Big decrease in Scottish C. diff and MRSA rate
- 7 July 2010
- From the section Scotland
Rates of C. diff and MRSA in Scottish hospitals have continued to fall over the past year, according to figures released by the Scottish government.
Health Secretary Nicola Sturgeon said levels of MRSA dropped by 31% in the first quarter of 2010 compared with the same period last year.
There was also a 44% reduction in C. diff cases in patients over 65.
The Scottish government has said tackling hospital acquired infections is a "top priority".
Ms Sturgeon said there were 117 cases of MRSA in hospitals between January and March - a reduction of 53 cases from the same period last year.
The 641 reported recorded cases of C. diff over the same period was 511 fewer than in the first quarter of 2009.
There was also a 17% drop in the number of under 65s who contracted C. diff, from 235 to 194.
Ms Sturgeon said the figures were the lowest since mandatory surveillance of hospital-acquired infections began.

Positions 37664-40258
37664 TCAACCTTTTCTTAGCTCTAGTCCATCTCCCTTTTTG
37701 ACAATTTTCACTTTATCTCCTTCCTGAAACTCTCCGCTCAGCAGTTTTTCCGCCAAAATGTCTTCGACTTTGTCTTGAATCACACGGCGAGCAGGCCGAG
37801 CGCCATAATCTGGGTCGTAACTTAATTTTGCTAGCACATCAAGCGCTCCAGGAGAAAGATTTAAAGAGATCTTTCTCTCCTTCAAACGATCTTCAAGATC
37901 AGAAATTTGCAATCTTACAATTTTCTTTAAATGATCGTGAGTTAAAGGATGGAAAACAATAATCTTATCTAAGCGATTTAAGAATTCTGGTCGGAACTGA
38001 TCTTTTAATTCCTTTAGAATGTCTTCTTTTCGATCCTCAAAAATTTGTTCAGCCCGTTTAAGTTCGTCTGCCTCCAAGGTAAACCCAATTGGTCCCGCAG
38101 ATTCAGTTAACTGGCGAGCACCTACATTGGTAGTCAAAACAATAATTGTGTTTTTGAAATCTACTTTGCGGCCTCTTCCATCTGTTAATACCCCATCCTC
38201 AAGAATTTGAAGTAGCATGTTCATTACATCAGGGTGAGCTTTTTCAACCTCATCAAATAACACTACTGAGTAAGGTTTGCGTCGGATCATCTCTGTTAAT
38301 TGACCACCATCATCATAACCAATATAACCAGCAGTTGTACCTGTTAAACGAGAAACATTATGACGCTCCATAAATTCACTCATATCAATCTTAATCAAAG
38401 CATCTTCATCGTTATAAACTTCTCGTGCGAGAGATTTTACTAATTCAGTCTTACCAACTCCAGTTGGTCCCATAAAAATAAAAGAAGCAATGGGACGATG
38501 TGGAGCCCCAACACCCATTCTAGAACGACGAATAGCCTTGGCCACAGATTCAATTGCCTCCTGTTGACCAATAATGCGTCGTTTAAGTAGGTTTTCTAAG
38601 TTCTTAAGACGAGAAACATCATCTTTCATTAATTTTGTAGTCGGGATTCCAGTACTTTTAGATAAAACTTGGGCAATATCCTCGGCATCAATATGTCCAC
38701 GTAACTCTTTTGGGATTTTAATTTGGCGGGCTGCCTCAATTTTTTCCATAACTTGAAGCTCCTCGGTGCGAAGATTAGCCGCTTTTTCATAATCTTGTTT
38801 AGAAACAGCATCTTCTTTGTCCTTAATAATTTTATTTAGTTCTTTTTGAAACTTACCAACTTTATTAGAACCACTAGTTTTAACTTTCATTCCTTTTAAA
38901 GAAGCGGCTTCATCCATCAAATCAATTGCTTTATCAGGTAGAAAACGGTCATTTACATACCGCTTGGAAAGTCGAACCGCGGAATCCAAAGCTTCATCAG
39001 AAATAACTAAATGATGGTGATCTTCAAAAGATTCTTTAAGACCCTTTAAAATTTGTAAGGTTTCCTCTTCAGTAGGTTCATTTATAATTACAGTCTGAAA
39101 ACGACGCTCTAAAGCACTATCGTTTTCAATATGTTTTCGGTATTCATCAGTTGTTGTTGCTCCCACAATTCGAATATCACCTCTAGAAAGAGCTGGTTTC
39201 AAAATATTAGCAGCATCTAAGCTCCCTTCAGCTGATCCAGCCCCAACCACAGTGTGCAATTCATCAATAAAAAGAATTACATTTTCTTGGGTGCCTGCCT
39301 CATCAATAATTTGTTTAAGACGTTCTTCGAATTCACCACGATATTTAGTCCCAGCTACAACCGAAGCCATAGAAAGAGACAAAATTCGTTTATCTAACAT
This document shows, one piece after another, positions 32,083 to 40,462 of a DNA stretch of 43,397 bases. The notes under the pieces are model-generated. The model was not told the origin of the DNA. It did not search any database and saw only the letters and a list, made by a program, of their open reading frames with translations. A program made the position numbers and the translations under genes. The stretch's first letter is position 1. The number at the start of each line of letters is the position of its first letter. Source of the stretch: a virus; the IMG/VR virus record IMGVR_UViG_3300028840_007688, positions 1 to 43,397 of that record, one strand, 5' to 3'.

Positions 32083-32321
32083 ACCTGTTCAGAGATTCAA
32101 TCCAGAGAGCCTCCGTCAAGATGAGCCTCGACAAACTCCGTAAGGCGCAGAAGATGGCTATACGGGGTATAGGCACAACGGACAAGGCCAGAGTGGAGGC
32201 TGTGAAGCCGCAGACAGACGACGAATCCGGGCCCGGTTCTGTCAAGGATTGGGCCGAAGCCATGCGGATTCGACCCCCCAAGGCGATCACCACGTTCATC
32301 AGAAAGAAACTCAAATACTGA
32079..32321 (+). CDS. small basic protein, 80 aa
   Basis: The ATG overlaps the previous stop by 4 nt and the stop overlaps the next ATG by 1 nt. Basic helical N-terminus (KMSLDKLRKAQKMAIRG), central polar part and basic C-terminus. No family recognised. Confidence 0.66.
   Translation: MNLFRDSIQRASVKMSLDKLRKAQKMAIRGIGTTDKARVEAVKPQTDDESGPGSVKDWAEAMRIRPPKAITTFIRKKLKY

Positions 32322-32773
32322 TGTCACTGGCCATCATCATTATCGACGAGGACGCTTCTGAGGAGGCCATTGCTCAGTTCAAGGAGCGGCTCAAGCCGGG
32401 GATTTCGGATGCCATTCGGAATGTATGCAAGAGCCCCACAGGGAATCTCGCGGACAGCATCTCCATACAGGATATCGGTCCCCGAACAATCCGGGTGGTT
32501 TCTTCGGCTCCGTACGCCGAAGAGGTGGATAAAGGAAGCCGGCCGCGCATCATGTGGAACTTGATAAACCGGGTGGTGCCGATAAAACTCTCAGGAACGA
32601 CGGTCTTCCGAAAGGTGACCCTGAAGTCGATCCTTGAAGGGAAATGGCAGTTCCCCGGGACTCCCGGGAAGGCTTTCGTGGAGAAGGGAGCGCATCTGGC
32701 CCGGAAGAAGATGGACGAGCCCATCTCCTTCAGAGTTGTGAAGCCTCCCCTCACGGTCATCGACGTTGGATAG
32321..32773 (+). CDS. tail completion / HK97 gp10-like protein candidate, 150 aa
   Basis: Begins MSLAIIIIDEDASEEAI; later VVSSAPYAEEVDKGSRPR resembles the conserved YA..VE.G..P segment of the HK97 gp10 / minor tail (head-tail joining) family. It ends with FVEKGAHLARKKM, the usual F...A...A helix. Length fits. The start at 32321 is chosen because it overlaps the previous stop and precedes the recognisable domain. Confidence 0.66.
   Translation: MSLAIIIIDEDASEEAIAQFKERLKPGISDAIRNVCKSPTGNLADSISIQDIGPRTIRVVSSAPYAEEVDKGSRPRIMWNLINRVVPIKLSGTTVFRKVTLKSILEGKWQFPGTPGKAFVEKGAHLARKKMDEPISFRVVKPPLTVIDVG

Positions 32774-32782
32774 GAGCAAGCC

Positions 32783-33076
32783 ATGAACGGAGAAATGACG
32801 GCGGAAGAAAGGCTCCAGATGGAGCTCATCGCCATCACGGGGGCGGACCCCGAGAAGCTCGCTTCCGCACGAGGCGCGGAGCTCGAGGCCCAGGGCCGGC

She said: "I have made tackling hospital infections my top priority, both to reduce the misery these infections cause patients and their families and increase public confidence in Scotland's NHS.
"Working with health boards, we have introduced a range of measures designed to reduce infection rates and we are now seeing clear evidence - quarter after quarter - that these initiatives are delivering results.
"But we're not complacent. That's why I recently announced that we're increasing the C. diff target to achieve at least a 50% reduction in rates for over 65s by March 2011.
"This will be a challenging target for boards to meet but I expect them to redouble their efforts to ensure they succeed."
The Scottish government has introduced a range of measures to cut rates of C. diff and MRSA.
These include independent, unannounced inspections from the Healthcare Environment Inspectorate and providing hundreds of additional cleaning staff across the NHS.
The original target was for health boards to achieve a minimum 30% reduction in C. diff cases by March 2011. This has now been increased to 50%.